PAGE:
The eternal, baffling conceit of all television is that it's showing you something real, when, more often than not, it's telling you how to think. This is especially the case now that producers have deranged the very notion of reality into a genre convention all its own. Viewers of the reality genre are expected to double down on the myth of televisual exposure, since reality TV purports to dig deeper into the human drama than mere entertainment fare does.
By staging competitions for scarce resources, as in the breakout network franchise "Survivor," we're testing the core postulates about human behavior in the state of nature. By pitting aspiring singers against each other in "American Idol"-and putting them to a public vote-we're plumbing the wellsprings of the longing for success and recognition, while also (for good measure) shoring up the hoary talent-will-out shibboleths of the national gospel of success. By marching contestants through the Trump boardroom in "The Apprentice," we're sizing up the proper quotients of ruthlessness, ego inflation, and sycophancy that form the forever-unstable compound of corporate achievement.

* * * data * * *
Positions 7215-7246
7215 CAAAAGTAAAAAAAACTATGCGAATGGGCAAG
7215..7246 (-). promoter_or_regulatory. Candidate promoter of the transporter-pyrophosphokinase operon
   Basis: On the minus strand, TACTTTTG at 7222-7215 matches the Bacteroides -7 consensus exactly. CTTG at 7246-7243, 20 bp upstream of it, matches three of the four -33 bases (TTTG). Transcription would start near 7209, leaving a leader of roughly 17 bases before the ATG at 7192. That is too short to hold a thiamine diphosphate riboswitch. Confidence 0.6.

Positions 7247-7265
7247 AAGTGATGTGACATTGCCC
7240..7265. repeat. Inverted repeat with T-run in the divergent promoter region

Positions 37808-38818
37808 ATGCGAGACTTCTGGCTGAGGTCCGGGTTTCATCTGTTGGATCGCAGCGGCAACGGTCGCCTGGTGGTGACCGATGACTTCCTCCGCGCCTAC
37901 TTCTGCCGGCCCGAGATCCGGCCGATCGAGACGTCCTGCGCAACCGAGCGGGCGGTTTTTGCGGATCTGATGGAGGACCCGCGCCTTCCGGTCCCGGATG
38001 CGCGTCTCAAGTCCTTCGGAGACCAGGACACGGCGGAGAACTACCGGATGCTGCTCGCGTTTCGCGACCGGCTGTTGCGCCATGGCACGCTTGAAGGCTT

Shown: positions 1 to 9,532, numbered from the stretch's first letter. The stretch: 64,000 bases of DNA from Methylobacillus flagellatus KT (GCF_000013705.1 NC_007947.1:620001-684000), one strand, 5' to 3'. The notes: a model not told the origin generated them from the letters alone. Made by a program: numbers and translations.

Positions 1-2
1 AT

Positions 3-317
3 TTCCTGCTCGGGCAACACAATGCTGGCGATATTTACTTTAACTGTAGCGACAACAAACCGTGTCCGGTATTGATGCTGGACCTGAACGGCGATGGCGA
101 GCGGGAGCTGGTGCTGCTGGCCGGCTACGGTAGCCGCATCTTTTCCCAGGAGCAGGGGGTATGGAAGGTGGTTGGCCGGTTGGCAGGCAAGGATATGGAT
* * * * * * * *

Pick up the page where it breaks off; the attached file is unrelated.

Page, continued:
But it's never the case that reality TV is "real" in any meaningful sense. This isn't just because producers insist that at least one camera crew is on the scene to record the raw drama of interpersonal confrontation, replete with off-camera lighting and audio set-ups. No, more fundamentally, the sagas of the upward-striving reality format are unreal because they envision perhaps our culture's purest form of class contempt. Lavishly appointed depictions of overclass leIsure, such as those in Bravo TV's "Real Housewives" franchise and the gruesome (and now, thankfully, canceled) MTV rite-of-pelf-laden-passage saga "My Super Sweet Sixteen," provide a study in disaccumulative wealth and entitlement every bit as stark and provoking as the taxpayer-funded executive bonuses at AIG and Goldman Sachs. The surpassingly odd thing about these shows, though, is that they do profess to be natural reflections of our unquestioned social hierarchies; their pecuniary displays are evaluated on the spectrum of taste, not on any moral calculus.